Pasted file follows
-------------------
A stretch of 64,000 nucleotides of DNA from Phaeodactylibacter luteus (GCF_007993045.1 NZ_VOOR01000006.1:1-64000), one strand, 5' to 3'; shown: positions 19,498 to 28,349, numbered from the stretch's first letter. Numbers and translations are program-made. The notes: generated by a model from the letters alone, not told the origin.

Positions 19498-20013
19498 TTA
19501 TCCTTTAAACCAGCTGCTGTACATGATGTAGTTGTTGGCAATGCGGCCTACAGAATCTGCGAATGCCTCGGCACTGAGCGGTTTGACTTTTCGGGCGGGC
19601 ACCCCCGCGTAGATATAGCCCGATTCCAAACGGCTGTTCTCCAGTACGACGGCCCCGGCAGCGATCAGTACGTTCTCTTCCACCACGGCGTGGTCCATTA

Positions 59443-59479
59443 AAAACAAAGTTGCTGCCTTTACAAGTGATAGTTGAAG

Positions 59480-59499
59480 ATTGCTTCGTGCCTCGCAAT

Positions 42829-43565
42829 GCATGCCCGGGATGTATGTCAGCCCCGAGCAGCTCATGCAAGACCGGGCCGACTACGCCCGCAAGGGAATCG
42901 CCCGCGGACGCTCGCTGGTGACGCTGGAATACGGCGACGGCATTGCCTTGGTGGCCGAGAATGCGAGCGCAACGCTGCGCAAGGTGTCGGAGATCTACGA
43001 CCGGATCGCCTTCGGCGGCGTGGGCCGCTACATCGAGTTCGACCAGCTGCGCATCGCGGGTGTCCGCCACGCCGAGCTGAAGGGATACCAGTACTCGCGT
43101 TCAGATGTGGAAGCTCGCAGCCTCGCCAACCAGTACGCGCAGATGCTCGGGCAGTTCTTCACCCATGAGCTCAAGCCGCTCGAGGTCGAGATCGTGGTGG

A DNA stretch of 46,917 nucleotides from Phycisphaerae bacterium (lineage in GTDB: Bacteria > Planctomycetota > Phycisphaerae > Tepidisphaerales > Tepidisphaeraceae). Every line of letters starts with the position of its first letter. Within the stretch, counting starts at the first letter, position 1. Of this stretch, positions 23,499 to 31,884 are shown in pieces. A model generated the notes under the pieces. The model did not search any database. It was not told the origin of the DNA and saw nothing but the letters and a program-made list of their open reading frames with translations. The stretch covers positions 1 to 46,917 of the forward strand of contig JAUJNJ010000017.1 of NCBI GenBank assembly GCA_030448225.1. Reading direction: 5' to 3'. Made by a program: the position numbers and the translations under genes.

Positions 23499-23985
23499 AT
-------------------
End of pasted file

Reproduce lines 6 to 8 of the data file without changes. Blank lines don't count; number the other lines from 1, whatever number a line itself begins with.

Positions 59443-59479
59443 AAAACAAAGTTGCTGCCTTTACAAGTGATAGTTGAAG

Positions 59480-59499